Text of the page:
Sunday, November 22, 2015

Working in the rice fields.

We got the chance to ride some of the Philippine Water Buffalos, known as Carabao out here.

Here I am on a Carabao.  We were wearing work clothes.  This is out at the rice fields our Branch President"s dad owns. Our branch president oversees the work there.

Here is Sister Swift on a water buffalo.  She also got to ride one all the way out to the fields.  At first they wouldn't let her because they were afraid she would fall off if the carabao got wild because someone new was on it, but they gave in since she was so persistent.   She also got to walk a couple of them to the big water hole so they could cool down.

 Here is the work crew that had the water buffaloes. They had about five carabao for the job that day.

We also rode out to the rice fields in the cart. One of the times Sister Swift was the one riding this carabao and the worker walked.

Here I am helping a  worker load up the bags of newly harvested rice onto carts for the caribao to pull back out of the fields.  Each bag weighed about 135 lbs.

 Sister Swift and Sister Jones also wanted to  help load the rice bags. (We really just did it for the experience and the picture.)  I think we were really slowing the work down not helping.

  Here is a little frog we saw out between the stalks. We see frogs like this in our neighborhood sometimes also.

 This is one of the homes out there by the rice fields.  It is not unusual to see homes like this in the country.  Living in fancy homes doesn't seem to be important to people out here. It is more important to them to live by family.

 A group of the local Filipinos.  The branch president said most of the people there in the houses by the rice fields were relatives.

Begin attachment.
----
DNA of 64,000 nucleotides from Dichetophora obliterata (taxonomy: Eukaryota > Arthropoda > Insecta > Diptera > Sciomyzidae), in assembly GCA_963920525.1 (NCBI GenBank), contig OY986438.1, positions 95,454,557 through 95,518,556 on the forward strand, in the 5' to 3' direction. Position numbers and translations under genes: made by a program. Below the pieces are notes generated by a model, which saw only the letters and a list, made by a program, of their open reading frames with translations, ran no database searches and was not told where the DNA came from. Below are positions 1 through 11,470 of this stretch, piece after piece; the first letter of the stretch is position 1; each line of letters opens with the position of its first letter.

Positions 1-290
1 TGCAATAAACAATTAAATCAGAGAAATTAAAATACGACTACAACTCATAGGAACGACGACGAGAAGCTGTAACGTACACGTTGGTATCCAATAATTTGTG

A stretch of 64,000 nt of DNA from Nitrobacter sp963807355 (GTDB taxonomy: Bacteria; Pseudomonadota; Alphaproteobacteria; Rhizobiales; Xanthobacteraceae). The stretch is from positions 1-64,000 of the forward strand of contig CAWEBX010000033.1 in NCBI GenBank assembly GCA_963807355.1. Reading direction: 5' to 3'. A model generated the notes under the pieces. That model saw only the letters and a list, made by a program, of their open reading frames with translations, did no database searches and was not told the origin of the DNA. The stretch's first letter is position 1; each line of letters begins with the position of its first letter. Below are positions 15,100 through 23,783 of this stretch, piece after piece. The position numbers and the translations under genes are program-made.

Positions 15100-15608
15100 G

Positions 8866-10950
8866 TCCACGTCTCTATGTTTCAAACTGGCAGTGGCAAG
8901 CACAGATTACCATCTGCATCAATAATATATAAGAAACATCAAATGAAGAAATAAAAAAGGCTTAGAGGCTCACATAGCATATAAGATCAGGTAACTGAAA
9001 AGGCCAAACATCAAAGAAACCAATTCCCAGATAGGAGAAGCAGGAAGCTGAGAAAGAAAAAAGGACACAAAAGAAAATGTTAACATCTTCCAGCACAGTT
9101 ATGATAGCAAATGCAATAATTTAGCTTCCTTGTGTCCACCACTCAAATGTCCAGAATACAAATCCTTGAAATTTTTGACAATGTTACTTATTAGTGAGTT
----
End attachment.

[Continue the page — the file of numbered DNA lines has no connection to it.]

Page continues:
Some of the children climbed up on the stacked up bags of harvested rice after the water buffalo brought them in. All the children love to have their picture taken even though they are usually quite shy.  One girl was brave enough to ask us to take selfies with her.

 A truck from the processing plant came out to buy the rice.  They weighed each one.  The truck held about 60 bags.  You can see the Branch President's mother making sure they were all weighed and recorded properly.

This is how they carried bags to the truck: often on their shoulders also.

 We also took some bags to the Branch President's home.  He kept 30 bags for his family's and extended family's use. This is his mother's prize fighting cock.

Also one day we went to eat at Mang Inasal in San Ildefonso with the Elders because two of them were being transferred and it was a goodbye meal.  From right to left:  Ferdinand (investigator), Elder Gumban, Joyce (a branch member), Elder Articulo (leaving), Elder Salsbury (leaving) who is also from Washington, Elder Dapena, and Sister Swift.